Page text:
Communication of cultural heritage
This chapter presents 21 projects which have been selected according to the overall focus of the CreativeCH project. The focus is on cooperation of cultural heritage, creative industry and science & technology organisations and businesses in projects aimed at communicating cultural heritage in novel ways. We emphasise communication because it is crucial for making cultural heritage known and appreciated and, in turn, helps making the case for preserving heritage sites, buildings and other objects.
The communication typically uses heritage values (e.g. historical, social, symbolic or aesthetic) to promote a historic town, cultural heritage site or route. Increasingly also citizens participate in the preservation and communication of heritage they cherish, sometimes in other ways and focused on other heritage than the institutions. How local people relate to their heritage is indeed different than how heritage is presented according to touristic and city and regional development concepts (e.g. stereotypic images as used in so-called “branding” strategies).
Selection of case studies
21 case studies can of course not represent the large number of projects aimed at communicating cultural heritage throughout Europe and beyond, which can be assumed to range in the thousands. Therefore we looked for examples that have been pioneering or are unique in some way or other.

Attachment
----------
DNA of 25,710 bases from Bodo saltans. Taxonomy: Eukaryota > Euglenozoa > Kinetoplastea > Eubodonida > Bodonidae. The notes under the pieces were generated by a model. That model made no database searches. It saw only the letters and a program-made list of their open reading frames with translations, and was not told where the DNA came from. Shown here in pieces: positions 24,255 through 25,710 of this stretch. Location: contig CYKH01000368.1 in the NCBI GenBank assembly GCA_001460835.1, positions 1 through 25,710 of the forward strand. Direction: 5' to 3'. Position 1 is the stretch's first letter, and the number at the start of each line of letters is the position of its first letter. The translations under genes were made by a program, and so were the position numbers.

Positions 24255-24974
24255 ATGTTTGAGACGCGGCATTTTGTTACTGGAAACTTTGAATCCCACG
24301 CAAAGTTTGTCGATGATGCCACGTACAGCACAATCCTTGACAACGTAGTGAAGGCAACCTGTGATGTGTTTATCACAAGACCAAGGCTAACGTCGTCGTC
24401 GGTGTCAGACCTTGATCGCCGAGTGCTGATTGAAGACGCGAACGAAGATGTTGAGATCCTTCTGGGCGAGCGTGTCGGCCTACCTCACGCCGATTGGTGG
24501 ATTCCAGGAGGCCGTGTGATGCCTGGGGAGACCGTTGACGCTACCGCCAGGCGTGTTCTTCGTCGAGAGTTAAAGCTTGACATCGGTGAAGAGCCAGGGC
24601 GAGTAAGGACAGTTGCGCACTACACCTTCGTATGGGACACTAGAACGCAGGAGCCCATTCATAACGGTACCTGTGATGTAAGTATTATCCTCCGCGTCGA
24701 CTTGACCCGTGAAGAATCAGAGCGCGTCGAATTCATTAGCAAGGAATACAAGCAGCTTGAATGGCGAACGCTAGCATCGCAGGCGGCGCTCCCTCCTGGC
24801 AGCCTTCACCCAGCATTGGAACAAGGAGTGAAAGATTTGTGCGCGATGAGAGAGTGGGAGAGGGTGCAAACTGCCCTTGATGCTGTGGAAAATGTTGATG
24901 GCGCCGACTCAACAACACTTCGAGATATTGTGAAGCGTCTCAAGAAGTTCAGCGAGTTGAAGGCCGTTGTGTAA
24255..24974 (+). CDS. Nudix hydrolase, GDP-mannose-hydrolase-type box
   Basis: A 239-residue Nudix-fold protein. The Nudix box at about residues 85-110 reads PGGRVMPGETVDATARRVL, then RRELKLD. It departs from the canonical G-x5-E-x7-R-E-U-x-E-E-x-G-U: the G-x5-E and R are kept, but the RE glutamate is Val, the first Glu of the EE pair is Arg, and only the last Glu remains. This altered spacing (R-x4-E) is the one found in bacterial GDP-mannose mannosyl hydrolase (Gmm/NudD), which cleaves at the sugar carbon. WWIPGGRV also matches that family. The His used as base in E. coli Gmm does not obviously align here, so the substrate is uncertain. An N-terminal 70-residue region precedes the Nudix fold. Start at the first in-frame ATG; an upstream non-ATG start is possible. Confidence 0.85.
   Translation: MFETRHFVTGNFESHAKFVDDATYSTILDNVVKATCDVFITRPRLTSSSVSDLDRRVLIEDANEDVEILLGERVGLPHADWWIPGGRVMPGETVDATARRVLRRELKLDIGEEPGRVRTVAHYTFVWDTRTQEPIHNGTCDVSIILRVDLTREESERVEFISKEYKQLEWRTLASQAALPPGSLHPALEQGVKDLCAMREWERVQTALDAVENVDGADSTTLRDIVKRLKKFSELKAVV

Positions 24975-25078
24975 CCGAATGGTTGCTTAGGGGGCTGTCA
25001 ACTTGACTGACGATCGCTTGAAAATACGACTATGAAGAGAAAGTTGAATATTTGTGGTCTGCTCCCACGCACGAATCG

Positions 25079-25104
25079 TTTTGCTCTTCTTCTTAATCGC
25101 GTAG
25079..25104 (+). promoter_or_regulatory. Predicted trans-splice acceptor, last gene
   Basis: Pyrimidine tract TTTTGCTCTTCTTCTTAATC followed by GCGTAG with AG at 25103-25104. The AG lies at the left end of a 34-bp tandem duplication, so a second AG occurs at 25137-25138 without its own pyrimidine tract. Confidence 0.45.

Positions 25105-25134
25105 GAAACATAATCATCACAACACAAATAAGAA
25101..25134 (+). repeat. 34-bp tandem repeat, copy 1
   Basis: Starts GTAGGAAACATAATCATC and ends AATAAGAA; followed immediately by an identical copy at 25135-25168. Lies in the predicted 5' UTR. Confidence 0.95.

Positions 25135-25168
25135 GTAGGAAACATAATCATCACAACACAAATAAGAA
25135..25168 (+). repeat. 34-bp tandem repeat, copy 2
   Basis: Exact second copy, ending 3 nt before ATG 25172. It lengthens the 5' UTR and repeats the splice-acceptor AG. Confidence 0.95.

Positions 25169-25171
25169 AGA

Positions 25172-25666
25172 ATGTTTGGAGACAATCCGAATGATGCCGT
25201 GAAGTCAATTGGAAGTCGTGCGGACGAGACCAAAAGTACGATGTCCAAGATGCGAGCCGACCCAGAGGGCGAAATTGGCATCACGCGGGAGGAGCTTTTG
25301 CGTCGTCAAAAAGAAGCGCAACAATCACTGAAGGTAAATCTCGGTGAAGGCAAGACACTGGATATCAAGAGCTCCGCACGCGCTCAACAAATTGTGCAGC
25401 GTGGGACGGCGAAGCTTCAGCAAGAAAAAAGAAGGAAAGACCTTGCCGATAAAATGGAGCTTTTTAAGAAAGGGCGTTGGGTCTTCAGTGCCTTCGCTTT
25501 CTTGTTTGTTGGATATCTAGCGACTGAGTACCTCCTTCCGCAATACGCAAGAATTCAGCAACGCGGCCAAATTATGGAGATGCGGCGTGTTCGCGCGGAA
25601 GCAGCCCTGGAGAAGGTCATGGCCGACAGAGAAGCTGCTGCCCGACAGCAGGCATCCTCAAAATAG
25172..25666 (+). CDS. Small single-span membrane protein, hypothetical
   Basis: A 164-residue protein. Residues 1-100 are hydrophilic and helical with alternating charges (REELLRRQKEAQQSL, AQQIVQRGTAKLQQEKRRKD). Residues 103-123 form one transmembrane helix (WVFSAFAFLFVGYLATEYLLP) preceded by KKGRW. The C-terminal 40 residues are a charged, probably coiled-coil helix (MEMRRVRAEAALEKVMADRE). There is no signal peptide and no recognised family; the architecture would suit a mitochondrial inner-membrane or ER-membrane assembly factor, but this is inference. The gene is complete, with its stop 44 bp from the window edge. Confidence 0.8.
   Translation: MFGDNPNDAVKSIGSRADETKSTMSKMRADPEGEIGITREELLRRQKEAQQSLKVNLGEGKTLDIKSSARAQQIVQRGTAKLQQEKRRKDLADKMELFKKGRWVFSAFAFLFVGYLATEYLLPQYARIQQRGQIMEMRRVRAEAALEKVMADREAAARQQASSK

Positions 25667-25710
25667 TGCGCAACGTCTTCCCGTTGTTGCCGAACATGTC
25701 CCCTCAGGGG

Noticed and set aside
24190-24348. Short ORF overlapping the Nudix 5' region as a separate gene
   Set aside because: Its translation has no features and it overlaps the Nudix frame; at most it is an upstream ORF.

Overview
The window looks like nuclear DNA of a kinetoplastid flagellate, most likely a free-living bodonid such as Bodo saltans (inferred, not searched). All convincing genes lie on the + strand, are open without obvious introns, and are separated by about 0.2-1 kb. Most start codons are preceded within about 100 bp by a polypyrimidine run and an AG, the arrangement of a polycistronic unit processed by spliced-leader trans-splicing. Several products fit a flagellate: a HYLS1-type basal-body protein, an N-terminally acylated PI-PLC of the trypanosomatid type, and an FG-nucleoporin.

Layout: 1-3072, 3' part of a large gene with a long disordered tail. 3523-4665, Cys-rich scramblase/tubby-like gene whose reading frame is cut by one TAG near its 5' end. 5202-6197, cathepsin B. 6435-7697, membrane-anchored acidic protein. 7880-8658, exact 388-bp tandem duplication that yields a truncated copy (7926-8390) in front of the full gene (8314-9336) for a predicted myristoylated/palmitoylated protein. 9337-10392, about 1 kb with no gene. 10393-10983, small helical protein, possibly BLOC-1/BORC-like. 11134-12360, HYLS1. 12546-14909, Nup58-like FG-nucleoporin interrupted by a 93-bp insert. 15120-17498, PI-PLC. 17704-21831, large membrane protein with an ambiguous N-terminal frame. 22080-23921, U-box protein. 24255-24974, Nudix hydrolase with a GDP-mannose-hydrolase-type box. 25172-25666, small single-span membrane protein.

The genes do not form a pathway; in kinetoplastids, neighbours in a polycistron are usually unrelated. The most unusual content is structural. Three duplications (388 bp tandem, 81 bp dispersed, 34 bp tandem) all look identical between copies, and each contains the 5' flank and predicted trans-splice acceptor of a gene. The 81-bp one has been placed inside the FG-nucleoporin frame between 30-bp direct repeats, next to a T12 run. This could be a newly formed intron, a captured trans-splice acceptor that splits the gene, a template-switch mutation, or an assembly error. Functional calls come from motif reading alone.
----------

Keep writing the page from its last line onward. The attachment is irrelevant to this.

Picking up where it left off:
The selection of cultural heritage domains has been guided by the focus areas of CreativeCH, which include archaeological sites, industrial heritage, historic towns and cultural routes. Furthermore we highlight projects that involve citizens in novel ways or are initiated and maintained by citizens.
Not present among the cases is traditional intangible heritage. Such heritage comprises traditional practices (e.g. ritual and festive activities) and performances such as singing and dancing. Our three cases of intangible heritage relate to contemporary sounds, music and literary heritage.
Use of information and communication technologies (ICT)
Because of the focus on communication ICT play an important role in all case studies. The emphasis is not on technology or innovation per se, but good use made of available digital tools for the specific purposes. In this regard a well-used weblog or a state-of-the-art portal is just as good, or even better, than the latest technical prototype (which might not work when put to the test in a real world environment). Priority in general has been given to technologies that allow for reaching wider groups of users, potentially people who might usually not be interested in cultural heritage.
Combining heritage, creativity and technology is very much about widening interest in, and inspiration by, the rich cultural heritage of Europe’s towns and regions.
Description and summarization
Three or four case studies of creative cooperation have been written for each of the mentioned focus areas of CreativeCH. The cases are described briefly and relevant sources and links are added. The descriptions follow the same structure and address important aspects of creative cooperation. An analytical summary across all case studies is presented in the final section of this chapter.